Luke's questioning, and then understanding, represented a teachable moment which any canned curriculum about emotional intelligence is bound to miss. They'll be too busy grading the children on how well they remembered the sequence of facial expressions to address questions that stray from the curriculum.



And that's a shame, because children really do need to hone their emotional intelligence; they need to cajole, question, tease, debate, laugh, and sometimes even fight.



In short, they need to play.

9 comments:

sgaissert said...

Amen! Let the kids play! : ) Sometimes when I think about the fact that people get paid to write lesson plans about "identifying different emotions on the faces of children in pictures," it just blows my mind.

The Stone Age Techie said...

It blows my mind, too :-)

Dana @ Our Sunny Side said...

It's hard to imagine what a curriculum for emotional intelligence would even look like. It seems so natural and a part of every storybook written 'how does Charlotte feel when Wilbur is taken to her Uncle's farm' (Charlotte's Web), 'how does Thomas feel when Percy comes to help him' (Thomas the Tank Engine). To me those questions are just begged to be answered as a part of reading or listening comprehension.

The school system has one thing correct...this is a problem.

Thanks for giving me something to chew on today! ;-)

Jena said...

Very nice. Education gone mechanical again. :) Identify the emoticon. Smile. A+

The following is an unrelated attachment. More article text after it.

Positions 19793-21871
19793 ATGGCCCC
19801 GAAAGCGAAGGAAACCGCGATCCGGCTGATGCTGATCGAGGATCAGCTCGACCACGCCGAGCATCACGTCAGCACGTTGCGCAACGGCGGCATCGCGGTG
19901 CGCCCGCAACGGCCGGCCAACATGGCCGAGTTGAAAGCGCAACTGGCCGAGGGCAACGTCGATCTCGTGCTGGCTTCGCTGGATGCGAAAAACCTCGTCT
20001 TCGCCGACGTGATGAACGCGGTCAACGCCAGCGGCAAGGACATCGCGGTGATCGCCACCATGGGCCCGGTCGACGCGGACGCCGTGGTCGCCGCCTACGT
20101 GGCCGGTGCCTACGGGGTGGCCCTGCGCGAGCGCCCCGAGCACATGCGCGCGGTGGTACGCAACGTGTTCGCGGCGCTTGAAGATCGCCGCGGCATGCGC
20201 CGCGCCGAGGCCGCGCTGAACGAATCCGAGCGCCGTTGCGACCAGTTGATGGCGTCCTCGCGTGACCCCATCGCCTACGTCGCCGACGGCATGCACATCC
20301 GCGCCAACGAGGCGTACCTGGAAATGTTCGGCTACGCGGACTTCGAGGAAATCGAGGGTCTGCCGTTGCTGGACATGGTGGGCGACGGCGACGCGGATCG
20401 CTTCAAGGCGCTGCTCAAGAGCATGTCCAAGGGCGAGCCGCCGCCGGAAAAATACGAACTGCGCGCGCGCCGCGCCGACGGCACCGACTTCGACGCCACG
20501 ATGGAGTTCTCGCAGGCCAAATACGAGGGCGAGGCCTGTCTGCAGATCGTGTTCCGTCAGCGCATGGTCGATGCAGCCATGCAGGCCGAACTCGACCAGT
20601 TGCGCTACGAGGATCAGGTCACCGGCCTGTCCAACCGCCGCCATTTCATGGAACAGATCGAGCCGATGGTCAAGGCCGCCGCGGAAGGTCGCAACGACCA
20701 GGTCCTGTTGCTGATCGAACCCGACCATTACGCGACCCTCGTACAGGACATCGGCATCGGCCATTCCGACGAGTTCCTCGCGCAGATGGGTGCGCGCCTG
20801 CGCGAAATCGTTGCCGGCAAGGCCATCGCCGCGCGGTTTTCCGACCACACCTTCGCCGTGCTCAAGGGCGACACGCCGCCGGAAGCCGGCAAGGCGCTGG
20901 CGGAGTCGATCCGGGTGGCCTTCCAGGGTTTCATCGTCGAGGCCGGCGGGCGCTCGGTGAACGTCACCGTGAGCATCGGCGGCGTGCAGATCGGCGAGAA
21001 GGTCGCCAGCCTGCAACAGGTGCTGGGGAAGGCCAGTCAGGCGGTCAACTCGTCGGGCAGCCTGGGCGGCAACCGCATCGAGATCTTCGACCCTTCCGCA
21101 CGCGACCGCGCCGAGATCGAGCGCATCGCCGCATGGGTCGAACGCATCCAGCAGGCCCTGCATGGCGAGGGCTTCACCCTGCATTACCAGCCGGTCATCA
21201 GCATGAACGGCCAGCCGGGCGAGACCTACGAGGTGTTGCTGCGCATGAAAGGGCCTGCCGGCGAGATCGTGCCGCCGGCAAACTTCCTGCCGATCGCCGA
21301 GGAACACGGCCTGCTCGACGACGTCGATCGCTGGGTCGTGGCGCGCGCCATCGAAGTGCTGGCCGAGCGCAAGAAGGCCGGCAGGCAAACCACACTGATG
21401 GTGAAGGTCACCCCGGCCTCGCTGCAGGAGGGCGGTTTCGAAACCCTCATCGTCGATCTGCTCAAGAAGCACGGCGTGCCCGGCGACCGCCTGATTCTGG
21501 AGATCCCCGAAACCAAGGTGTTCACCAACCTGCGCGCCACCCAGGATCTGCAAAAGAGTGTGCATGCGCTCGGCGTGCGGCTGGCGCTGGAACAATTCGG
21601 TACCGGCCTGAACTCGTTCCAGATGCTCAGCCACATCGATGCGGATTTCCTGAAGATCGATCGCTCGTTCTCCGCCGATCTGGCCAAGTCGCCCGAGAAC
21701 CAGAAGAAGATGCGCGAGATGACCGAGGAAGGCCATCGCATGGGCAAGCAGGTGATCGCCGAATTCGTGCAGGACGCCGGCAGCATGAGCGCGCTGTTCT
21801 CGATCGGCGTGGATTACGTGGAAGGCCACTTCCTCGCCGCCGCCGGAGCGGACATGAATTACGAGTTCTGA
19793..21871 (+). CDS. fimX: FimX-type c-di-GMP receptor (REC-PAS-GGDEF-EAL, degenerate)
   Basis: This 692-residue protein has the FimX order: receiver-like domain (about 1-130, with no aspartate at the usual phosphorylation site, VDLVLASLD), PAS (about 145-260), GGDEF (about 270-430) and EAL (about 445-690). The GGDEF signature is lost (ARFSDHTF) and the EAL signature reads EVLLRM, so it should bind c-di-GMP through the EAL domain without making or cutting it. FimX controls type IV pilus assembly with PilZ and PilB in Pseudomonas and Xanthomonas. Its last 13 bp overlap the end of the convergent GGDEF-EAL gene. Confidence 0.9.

How about this one :P (Peter's favorite)

Or this one >:(

I'm going to start writing a curriculum. ;)

The Stone Age Techie said...
This comment has been removed by the author.
The Stone Age Techie said...

You're right, Dana, Emotional Intelligence comes up all the time while reading books!

You should combine your idea with Jena's Emoticon Curriculum, you two could make a fortune :-)

K

Mister Dad said...

wow... you know it's a crazy Monday when you just get around to your stuff-- like catching up on buddies' blogs-- on Friday.

before unschooling, we did the public thang. my job then was lunchroom and playground guy. all the stuff kids learned in those two "classes" was amazing! little else seemed to stick. ergo: we play a ton!

my favorite moment last week was looking out the window at my 9 and 10 yr old sitting on the sidewalk just "hangin' out and chattin'."

some of the best authors of kids' stories-- guys like Lewis, Dahl, Scieszka, "Snickett" and the such-- understand this concept of how kids "get it." they observe and learn and LIVE so naturally. it inspires me...

The Stone Age Techie said...

Mister Dad, having spent this weekend with rels who question how children learn anything without being 'taught,' it was a breath of fresh air to read your comment...

I wish I could print out what you, and Jena, and Dana, and S, and Topsy... and so many others write, and have it in a handy little book when I need your collected wisdom!

I might actually just do that -
:-)
K

Cerie said...

Like som any other things, emotional intelligence is something that takes practice, something that home-schooled children have time for! They learn it when they have a conflict between themselves and either work it out or have a grown-ups help if needed. Something schooled kids could have, if there was higher ratio of caring adults to children--not happening!